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This fascinating book traces the global history of marijuana, reaching back thousands of years. Noted historian John Charles Chasteen follows the use of the drug since Neolithic times, which makes marijuana among the first domesticated plants. Surprisingly, though, only infrequently has it been used as a recreational drug. Instead, there is a vibrant spiritual dimension to its long history that has been continually ignored. Beginning with the familiar “outbreak” of the 1960s, Chasteen unearths successive layers of marijuana’s history. Written with insight, clarity, sophistication, and good humor, this deeply informed work discusses the cultivation of cannabis and its many forms, including hemp, one of the world’s principal fiber crops. After a tour of Latin America, Africa, India, and the Muslim world, Chasteen concludes that unlike alcohol marijuana has always flourished outside the mainstream. Its principal users have been creative outsiders of many kinds—mystics, artists, musicians, free thinkers, and spiritual seekers—as well as poor laborers attracted by its low cost. Marijuana, it seems, is a mind-expanding drug after all, and Chasteen explores its rich heritage with captivating insight.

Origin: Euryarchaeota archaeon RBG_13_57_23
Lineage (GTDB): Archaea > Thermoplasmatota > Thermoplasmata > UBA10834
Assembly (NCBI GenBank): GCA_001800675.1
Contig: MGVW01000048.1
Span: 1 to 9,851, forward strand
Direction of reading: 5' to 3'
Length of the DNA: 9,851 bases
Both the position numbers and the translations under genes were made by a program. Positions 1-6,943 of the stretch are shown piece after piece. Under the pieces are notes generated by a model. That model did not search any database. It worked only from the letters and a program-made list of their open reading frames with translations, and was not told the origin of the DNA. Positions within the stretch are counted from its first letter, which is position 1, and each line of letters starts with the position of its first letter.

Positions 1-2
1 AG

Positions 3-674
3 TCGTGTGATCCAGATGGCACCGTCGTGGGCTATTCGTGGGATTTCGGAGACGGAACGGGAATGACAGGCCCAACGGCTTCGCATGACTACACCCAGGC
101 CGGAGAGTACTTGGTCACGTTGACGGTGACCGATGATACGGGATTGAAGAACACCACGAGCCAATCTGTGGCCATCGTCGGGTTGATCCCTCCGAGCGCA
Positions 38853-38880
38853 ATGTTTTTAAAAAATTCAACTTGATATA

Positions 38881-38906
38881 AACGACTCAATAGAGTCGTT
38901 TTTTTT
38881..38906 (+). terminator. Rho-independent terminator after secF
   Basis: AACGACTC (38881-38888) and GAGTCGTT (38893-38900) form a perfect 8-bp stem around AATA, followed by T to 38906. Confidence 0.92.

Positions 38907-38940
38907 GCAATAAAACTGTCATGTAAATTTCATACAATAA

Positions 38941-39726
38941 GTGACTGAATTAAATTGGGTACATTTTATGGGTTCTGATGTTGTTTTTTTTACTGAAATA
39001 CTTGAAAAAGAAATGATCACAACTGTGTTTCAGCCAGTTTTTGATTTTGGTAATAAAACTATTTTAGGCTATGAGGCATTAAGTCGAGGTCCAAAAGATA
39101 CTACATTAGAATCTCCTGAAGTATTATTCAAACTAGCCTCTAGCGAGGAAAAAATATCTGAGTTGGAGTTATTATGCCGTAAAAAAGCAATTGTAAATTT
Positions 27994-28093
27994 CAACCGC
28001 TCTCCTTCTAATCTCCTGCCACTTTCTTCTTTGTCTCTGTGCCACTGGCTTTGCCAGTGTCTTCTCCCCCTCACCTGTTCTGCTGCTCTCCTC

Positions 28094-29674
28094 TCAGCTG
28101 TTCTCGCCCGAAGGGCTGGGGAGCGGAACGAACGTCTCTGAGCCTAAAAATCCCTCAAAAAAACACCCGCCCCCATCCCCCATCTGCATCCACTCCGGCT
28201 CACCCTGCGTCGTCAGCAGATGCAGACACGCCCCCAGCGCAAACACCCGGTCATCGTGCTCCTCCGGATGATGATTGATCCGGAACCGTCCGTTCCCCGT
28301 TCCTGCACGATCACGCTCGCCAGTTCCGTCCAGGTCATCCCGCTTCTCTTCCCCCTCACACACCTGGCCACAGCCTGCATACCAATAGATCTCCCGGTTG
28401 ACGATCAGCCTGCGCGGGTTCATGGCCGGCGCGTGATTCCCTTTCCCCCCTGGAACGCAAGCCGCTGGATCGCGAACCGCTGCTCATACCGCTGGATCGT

Just Below South

Just Below South

Intercultural Performance in the Caribbean and the U.S. South

  • Author: Jessica Adams,Michael P. Bibler,Cécile Accilien
  • Publisher: University of Virginia Press
  • ISBN: 9780813926001
  • Category: Literary Criticism
  • Page: 285
  • View: 1910